Seattle made history as the first city in the US with smartphone voting. All the while avoiding the embarrassment of the recent Iowa Caucuses malfunctioning app.
The technology company behind the Iowa Caucuses that used a mobile app to transmit vote tallies, confessed that a coding error derailed the functionality of the system. The end results: The votes had to be manually counted and tabulated, thereby delaying the process by more than 24 hours.
Everything from the name of the company that developed the app to the way it was implemented has been scrutinized. Journalists initially had a hard time locating the offices of Shadow, the tech firm responsible for the app, and many professionals working in the sector of digital voting systems had never heard of it.
Eventually, those who reviewed the app and the system criticized the secrecy and lack of transparency that Shadow practiced during the development and implementation period. Although not everyone believes that elections software should be open-source, the fact that elections have shown vulnerability to foreign interference in the past pushes many people to call for greater security and scrutiny of electoral technology.
Seattle is Moving Towards Mobile Elections
Nevada is another caucus state that planned to use the Shadow app in February, but this plan was scrapped after the Iowa incident. In Seattle, however, supporters and developers of digital voting technology paid close attention to the Iowa Caucus and did not flinch with regard to their efforts to hold a historic election by means of smartphone voting.
On February 10, just one week before the King Conservation District holds board elections, everything was set for registered voters to cast digital ballots using internet-connected personal computing devices, which could be their cell phones.
This Seattle voting app is a live test of sorts; unlike the IA Caucus app, which merely transmits vote counts, it actually allows individual ballot casting. It is a progressive web app, meaning that it can be accessed via a mobile icon or directly on a web portal. Each vote gets its own encrypted PDF ballot that can be printed in order to generate a paper audit trail, something that was crucial to eventually certify the IA Caucus elections. One of the security features of this app is a digital signature that must be provided via touchscreen or mouse gestures.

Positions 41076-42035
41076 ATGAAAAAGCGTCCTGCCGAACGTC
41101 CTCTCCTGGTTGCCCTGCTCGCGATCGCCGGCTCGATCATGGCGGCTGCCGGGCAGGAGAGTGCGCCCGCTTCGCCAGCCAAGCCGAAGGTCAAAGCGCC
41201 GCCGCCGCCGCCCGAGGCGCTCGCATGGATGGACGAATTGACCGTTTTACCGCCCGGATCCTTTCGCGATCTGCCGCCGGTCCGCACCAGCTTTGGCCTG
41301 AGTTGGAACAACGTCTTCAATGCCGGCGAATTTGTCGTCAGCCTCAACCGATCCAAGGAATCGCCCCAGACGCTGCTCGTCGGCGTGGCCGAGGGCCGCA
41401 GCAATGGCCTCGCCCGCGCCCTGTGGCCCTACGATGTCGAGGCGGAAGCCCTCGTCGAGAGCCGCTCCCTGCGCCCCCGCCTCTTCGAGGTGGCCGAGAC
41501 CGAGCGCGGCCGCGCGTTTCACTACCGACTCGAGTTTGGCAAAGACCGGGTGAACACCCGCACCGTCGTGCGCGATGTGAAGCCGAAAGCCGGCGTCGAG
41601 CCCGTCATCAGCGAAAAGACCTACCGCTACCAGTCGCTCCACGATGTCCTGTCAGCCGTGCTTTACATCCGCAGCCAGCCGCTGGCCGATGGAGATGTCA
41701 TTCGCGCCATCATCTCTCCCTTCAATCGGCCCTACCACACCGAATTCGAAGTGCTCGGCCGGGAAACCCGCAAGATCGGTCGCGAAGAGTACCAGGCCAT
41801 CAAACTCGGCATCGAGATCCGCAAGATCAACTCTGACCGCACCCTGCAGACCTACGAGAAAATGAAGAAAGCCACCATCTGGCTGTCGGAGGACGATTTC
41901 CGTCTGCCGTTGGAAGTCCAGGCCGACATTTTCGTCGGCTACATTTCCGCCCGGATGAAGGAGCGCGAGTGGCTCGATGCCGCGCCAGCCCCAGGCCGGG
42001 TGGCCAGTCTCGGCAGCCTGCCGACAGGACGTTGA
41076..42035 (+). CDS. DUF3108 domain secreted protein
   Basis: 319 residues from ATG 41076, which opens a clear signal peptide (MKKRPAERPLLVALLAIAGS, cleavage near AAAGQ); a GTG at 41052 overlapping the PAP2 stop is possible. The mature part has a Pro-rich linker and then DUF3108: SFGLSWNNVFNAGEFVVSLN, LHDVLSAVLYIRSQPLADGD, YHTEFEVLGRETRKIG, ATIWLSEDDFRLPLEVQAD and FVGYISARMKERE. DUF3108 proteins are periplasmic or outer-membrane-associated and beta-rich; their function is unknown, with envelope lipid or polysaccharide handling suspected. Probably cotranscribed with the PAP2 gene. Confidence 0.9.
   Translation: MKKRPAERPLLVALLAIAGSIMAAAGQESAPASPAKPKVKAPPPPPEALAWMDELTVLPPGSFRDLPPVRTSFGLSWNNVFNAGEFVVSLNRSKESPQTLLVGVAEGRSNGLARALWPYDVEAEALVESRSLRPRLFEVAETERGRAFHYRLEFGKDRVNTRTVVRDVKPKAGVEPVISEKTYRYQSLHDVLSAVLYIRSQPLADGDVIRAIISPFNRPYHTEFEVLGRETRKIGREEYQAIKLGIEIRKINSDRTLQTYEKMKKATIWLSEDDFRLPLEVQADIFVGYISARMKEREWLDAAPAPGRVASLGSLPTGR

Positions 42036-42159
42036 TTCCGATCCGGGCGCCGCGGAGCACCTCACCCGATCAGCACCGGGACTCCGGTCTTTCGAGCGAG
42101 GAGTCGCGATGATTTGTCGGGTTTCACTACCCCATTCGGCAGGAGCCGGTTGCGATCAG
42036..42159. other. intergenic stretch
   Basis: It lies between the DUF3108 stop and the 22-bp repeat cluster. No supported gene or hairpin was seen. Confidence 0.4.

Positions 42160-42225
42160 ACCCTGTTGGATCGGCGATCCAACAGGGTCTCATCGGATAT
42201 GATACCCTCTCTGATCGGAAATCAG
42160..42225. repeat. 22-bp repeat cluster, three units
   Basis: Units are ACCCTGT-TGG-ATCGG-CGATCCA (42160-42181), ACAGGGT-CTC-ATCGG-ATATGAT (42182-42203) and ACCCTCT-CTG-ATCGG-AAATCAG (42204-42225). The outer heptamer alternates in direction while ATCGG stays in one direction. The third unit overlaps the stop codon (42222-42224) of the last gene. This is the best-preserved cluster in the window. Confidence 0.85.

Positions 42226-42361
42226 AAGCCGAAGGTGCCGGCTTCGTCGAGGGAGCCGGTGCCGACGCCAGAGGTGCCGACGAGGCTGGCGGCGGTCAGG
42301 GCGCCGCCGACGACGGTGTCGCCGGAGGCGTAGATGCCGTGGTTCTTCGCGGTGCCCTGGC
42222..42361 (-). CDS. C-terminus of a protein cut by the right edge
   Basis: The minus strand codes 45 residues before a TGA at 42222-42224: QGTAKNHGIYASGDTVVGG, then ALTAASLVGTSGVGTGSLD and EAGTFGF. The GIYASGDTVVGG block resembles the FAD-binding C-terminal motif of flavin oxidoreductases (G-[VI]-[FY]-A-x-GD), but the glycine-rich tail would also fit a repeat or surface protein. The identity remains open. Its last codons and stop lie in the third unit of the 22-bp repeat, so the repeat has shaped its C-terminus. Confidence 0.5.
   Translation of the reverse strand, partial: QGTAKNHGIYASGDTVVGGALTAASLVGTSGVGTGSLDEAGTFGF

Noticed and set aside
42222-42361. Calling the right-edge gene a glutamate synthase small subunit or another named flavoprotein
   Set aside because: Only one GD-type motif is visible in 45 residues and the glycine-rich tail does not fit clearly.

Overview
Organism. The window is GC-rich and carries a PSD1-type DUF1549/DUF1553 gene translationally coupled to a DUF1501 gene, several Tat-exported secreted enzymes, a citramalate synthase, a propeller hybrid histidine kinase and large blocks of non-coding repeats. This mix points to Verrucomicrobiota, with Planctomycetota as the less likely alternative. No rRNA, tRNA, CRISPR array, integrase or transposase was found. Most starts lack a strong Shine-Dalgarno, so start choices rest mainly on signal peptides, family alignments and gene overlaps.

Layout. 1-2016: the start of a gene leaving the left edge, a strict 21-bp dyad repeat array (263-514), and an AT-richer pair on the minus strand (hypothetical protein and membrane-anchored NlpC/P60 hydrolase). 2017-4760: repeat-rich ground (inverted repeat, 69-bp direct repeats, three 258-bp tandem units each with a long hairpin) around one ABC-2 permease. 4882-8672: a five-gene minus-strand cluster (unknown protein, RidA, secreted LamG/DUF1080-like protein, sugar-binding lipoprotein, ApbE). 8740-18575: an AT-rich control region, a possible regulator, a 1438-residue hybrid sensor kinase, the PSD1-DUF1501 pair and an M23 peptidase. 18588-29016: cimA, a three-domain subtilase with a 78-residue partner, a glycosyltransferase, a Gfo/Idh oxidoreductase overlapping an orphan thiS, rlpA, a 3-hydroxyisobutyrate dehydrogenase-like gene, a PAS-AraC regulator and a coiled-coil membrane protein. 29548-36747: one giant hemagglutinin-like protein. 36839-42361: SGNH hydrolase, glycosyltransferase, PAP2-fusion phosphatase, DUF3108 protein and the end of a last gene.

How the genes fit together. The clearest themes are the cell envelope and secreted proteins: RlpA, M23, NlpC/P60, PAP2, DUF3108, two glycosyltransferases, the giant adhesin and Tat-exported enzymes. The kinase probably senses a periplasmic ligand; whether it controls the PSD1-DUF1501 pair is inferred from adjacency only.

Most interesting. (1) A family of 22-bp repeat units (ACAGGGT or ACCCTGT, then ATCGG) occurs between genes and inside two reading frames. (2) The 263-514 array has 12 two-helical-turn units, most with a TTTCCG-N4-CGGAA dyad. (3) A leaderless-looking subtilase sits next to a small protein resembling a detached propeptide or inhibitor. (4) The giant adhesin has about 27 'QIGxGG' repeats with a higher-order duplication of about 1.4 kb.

How to Avoid the Hacking of American Democracy
One of the advantages of smartphone voting is that electoral officials are betting on wider inclusion. Low voter turnout in the United States is a blemish on its strong democratic system, one of the oldest in the Americas, and this can be traced to various factors. Boosting participation in elections is something of great interest among politicians, elected officials, and concerned citizens. In a state such as Washington, where voting by mail has vastly improved voter turnout, smartphone elections could make things even better because it would empower voters with disabilities and others who have various socioeconomic reasons for not participating in all elections.
Previous tests of mobile voting systems have had mixed results in the U.S. One pilot test in the District of Columbia was thoroughly hacked in 2010, but other experiments have fared better through digital voting for Americans living overseas. The special interest groups pushing for mobile voting have tested their systems dozens of times to simulate data breaches and cyber-attacks, but they are the first to admit that no digital system is foolproof. There may be incidents in some districts; this can be expected from emerging technology, but a statewide collapse is very unlikely because security is highly compartmentalized.